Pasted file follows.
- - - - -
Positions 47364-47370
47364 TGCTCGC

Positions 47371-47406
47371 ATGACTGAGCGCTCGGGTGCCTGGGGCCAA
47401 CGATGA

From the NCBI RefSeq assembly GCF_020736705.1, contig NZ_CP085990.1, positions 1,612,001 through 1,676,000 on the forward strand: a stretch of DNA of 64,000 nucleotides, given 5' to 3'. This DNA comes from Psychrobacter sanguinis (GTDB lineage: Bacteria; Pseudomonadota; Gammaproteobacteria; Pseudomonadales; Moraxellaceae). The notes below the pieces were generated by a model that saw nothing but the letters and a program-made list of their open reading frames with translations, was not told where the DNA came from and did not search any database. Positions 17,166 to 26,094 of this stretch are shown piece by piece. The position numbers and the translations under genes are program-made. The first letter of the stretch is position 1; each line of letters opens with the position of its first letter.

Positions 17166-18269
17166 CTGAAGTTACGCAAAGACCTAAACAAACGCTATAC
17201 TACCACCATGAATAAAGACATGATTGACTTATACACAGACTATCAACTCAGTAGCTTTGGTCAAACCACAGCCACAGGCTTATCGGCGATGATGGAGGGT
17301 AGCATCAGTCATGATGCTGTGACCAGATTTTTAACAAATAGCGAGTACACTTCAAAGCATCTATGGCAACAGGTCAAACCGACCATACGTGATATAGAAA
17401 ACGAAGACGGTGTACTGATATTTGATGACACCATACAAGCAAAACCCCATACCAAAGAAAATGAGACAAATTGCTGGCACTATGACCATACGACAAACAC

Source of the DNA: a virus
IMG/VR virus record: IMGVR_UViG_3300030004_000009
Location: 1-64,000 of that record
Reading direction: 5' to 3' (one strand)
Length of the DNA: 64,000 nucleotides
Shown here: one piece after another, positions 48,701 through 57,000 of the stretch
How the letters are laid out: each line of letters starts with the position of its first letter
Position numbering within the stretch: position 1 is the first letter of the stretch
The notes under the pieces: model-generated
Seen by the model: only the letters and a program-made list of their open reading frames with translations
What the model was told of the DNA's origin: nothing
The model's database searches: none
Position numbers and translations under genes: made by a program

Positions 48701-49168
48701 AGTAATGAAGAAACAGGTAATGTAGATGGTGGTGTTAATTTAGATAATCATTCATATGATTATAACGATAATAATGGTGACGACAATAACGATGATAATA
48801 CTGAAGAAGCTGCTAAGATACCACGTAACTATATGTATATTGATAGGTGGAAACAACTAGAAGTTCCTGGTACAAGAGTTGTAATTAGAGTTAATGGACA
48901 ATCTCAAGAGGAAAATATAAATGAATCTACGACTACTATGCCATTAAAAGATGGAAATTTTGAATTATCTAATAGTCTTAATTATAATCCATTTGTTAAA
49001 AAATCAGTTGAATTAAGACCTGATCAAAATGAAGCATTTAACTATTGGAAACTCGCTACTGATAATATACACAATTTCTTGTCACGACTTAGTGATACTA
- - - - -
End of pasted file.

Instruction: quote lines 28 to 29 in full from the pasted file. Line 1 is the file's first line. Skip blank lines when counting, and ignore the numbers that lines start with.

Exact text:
48901 ATCTCAAGAGGAAAATATAAATGAATCTACGACTACTATGCCATTAAAAGATGGAAATTTTGAATTATCTAATAGTCTTAATTATAATCCATTTGTTAAA
49001 AAATCAGTTGAATTAAGACCTGATCAAAATGAAGCATTTAACTATTGGAAACTCGCTACTGATAATATACACAATTTCTTGTCACGACTTAGTGATACTA